At the top of the mountain my phone announced calling and messaging rates in Russia, a reminder of how close the border is. Unsurprisingly, there are a lot of Russians in Gudauri. But others come here too, and in growing numbers. We ran into an Austrian heli-skiing group and a large group of Chinese visitors. One British-Australian family living in Dubai that I shared a lift with said they’d come a few years in a row, citing the easy three-hour flight as one reason.
For those looking to go off-piste and have a bit of solitude without traveling several hours west to more obscure mountains, Gudauri is the place to be. If one of several heli-ski operators doesn’t appeal, there are other ways to explore the backcountry. At the top of the main gondola a fleet of snowmobiles waits to take skiers up to ungroomed territory — and the gravity-defying ride is arguably even more exciting than getting back down. It’s also possible to ski down the back of the mountain and end up a ways down the road to the north, a short taxi ride back to the lifts. Guides are available to help navigate — recommended considering the avalanche risk.
A few weeks after our trip, a video showing an apparent lift malfunction at Gudauri went viral. In it, we see the lift reversing at high speed down the mountain, the skiers facing the opposite direction having to jump off, and the chairs being swung violently around the lift entrance before ending up in a pile. Luckily no one was killed, and it seems to have been a one-off, freak occurrence. Nevertheless it was, perhaps, a reminder that this isn’t yet quite like skiing in the Alps. That’s also part of Georgia’s draw — only a few hours away, it is a country that manages to feel like an entirely different world.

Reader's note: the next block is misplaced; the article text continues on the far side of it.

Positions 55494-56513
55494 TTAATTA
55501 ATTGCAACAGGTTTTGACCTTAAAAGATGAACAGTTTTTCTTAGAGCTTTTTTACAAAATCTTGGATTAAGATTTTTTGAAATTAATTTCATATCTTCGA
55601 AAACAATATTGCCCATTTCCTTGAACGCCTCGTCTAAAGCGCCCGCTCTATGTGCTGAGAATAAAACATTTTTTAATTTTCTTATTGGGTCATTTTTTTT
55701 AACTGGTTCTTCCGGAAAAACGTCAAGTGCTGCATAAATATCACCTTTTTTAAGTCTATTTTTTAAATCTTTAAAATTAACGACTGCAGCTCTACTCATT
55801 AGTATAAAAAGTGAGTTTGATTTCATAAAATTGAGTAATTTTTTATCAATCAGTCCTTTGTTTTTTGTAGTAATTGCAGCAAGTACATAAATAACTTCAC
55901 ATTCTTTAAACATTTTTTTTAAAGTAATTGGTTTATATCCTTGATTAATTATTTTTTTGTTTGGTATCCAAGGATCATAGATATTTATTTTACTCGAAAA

Georgia has few natural resources, a relatively low profile internationally and powerful neighbors that don’t always play nice. It’s no surprise that it’s eager to attract visitors and show the world what makes it special. And as visitor numbers grow and Georgia emerges as a destination, the country is pinning much hope on its mountains. It struck me that this is a country at an inflection point, with a generation trying to start from scratch in many ways, and make a clean break from the past. That’s part of its appeal. It’s got the basic elements covered: good food, beautiful mountains, dependable snow and welcoming people — the rest they’re figuring out as they go along.
We had begun our Georgia trip in Tbilisi, arriving on an Air Baltic flight from Riga at 4:45 a.m. The immigration officer, a young woman, addressed me in a way I would come to see many more times when making any kind of official or commercial transaction in Georgia: the initial interaction unsmiling, even tense, but giving way quickly to a half-smile and then full-blown friendliness. After locating the Enterprise rental car office, which was just a man in the parking lot who handled our paperwork on the hood of the car under a drizzle, we headed west on a deserted highway in the dark. Before Gudauri, our plan was to visit Bakuriani, a ski and resort town in the Lesser Caucasus Mountains, which run through the southern part of the country into Armenia and Azerbaijan.